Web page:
Most folks who finish a course of study that was designed to prepare them for a new career wind up interviewing for jobs somewhere near the time of their graduation. But that's not what this post is about. (Yes, I have done some interviewing, but that's not the point).
I'm interviewing oils.
Why, you might ask?
Well, I'm looking forward to starting a career that requires me to USE massage oil. Clearly, if I have to use massage oil, I'm going to have to purchase massage oil. I got to avoid that issue throughout the learning process, since our school provided massage oil for us. But now... well, I've got about three massages worth of their oil in my massage oil bottle, and at least five massages lined up to do in the next few weeks.
As with so many things in this world, massage oils are NOT all the same. And, as with so many things in this world, there are more kinds of oils and oil blends suitable for massage than anyone not in the industry is likely to imagine. Having sampled a couple of other oils over the past year, I have realized that as grateful as I am to the school for having provided it all this time, I don't really like their oil (which is more like a gel than an oil). I'm not positive, but I think they use this(Biotone Massage Gel).
So, before I go out ordering a gallon of massage oil, I thought I'd best do a bit of research. Thus: I'm interviewing oils. And lotions - since one can use either as a lubricant for the skin during massage.
The first new oil I tried was one that came free with my table: TheraPro Swedish Effleurage Oil. I like fairly well. It's lighter than the school's gel/oil, which means that it feels less greasy on the skin when you're done. Of course, it is also easier to get too much oil when you're not used to it. One of my clients has specifically indicated that she likes it much better than the school's oil.
I've also had the opportunity to try some oils used by other therapists when I trade massages with them. Among these was a scented lotion that seemed to come in "flavors" I didn't like much. Using the lotion was okay, though it was awkward for me to work with the lotion tube instead of my usual pump. My client was happy with the lotion, but I didn't like the way it felt on my hands afterwards. I'll be unlikely to choose that lotion for my own use.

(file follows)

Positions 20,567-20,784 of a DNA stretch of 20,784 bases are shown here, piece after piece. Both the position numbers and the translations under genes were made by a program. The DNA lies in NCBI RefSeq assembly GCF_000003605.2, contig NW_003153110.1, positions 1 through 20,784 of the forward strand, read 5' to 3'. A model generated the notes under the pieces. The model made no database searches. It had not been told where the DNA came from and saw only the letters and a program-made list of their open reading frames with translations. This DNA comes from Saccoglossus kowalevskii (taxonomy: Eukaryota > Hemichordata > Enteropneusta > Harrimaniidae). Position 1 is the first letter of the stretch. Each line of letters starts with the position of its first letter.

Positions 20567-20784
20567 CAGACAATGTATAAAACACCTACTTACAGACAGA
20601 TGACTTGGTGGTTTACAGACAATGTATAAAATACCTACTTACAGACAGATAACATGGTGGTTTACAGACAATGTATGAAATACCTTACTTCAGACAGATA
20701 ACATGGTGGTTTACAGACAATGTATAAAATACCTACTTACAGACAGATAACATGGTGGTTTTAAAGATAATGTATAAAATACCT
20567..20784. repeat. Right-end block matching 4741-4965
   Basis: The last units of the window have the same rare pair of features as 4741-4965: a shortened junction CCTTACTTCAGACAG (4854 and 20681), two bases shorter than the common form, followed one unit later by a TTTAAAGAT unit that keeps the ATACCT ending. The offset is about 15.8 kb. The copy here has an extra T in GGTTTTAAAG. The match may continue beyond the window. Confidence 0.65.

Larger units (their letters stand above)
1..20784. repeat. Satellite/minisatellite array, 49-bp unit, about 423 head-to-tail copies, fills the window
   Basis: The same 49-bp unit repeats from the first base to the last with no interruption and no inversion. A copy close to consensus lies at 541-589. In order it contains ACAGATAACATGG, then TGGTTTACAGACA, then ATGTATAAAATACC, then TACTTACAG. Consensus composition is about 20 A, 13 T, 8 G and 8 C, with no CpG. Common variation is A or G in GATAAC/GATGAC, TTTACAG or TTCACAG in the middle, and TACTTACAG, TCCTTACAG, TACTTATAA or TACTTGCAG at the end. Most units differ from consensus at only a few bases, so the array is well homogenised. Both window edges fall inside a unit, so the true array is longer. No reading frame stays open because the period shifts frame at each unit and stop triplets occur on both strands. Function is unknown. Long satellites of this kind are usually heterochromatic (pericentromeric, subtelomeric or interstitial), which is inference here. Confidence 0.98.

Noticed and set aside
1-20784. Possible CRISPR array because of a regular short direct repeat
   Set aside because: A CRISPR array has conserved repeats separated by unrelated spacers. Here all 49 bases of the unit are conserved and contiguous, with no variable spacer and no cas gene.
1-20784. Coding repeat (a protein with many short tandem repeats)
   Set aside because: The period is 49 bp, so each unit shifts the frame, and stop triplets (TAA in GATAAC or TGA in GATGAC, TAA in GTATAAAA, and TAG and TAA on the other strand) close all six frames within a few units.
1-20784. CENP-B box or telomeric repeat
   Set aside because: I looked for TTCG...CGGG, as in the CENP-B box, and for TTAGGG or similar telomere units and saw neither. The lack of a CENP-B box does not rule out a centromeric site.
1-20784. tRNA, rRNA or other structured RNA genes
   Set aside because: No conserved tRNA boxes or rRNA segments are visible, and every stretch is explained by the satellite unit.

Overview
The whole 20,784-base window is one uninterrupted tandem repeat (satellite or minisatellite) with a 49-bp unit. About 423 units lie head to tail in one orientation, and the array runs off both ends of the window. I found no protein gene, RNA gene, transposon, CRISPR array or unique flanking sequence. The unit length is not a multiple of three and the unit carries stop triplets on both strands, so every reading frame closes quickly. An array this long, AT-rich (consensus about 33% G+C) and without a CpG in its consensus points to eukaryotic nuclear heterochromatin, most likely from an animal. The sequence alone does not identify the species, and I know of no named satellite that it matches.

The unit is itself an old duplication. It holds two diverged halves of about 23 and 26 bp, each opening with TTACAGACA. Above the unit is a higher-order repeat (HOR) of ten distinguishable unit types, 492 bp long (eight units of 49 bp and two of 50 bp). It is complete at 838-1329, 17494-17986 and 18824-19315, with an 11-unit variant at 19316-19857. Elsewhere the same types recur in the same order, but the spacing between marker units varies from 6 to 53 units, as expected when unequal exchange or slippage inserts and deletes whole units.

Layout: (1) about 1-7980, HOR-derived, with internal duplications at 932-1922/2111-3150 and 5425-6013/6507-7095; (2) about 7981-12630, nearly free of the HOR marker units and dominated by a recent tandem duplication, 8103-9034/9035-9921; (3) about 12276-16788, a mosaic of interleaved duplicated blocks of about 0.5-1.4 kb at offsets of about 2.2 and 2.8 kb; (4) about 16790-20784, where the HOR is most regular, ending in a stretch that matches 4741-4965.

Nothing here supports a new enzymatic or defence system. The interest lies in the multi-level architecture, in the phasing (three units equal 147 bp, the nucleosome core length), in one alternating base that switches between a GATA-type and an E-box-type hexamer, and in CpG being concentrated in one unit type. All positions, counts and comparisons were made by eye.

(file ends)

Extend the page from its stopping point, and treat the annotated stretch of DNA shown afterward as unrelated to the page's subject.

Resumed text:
Currently in my massage room waiting for my personal assessment are ten additional oils -- I was able to order a lovely sampler pack from WellSpring that included three blends A Swedish Blend, a Deep Tissue Blend, and one in the middle that they call Balanced Blend Massage Oil; and six single oil options Golden Jojoba Massage Oil (Conventional), (Sweet Almond Massage Oil, Apricot Kernel Massage Oil, Avocado Massage Oil, Fractionated Coconut Massage Oil, and Grape Seed Massage Oil. I also have some other Apricot Kernel oil that I got last term from the local Health Food Coop, and some Sweet Almond Oil. Also in the house is some Safflower Oil, which I've heard makes a great massage oil.
See... I told you the variety was rather staggering. And you can bet that every company makes at least a few blends. We haven't even begun to entertain the ones with scents.
Today, I tried the Golden Jojoba oil. According to WellSpring's site, Golden Jojoba oil
"(pronounced ho-ho-ba) is actually not oil but is a liquid plant-based wax that is similar in chemical composition to sebum, the oil our sebaceous glands secrete that lubricates our skin and hair. This unique chemical composition means Jojoba Massage Oil seldom causes allergic reactions, making it a great substitute for nut based oils if nut allergies are a concern. Our Organic Jojoba Oil and Non-Organic Jojoba Oil are both rich in nutrients such as vitamin E, B complex vitamins, and the minerals silicon, chromium, copper and zinc, has anti-inflammatory properties, and are suitable for all types of skin. Pure Jojoba Oil also has antimicrobial properties and fights bacterial and fungal infections, which may be due to its high iodine content. It is deeply moisturizing, and absorbs quickly without leaving an oily residue."
I found it thicker than other oils I've used, and yet runnier than the gel from school. My client has fairly dry skin, and this absorbed very quickly, which meant that I had to use quite a bit more than I would have of the gel I've used in the past. It was fine -- but did not make me say "THIS!!! This is the oil of my dreams!" I'll keep trying until I find it (or them).
Of course, how it feels to my hands and to my client's skin, is not the only consideration. Ease of laundering is also a consideration. If it's too hard to get the oil out of the sheets, one has to both use laundry soap that's not hypoallergenic. Even that is not enough ... eventually, the oil that lingers in the sheets after laundering eventually begins to smell bad, and you have to just abandon the sheets altogether.
I anticipate that I'll wind up with a variety of oils, each of which works best with different clients.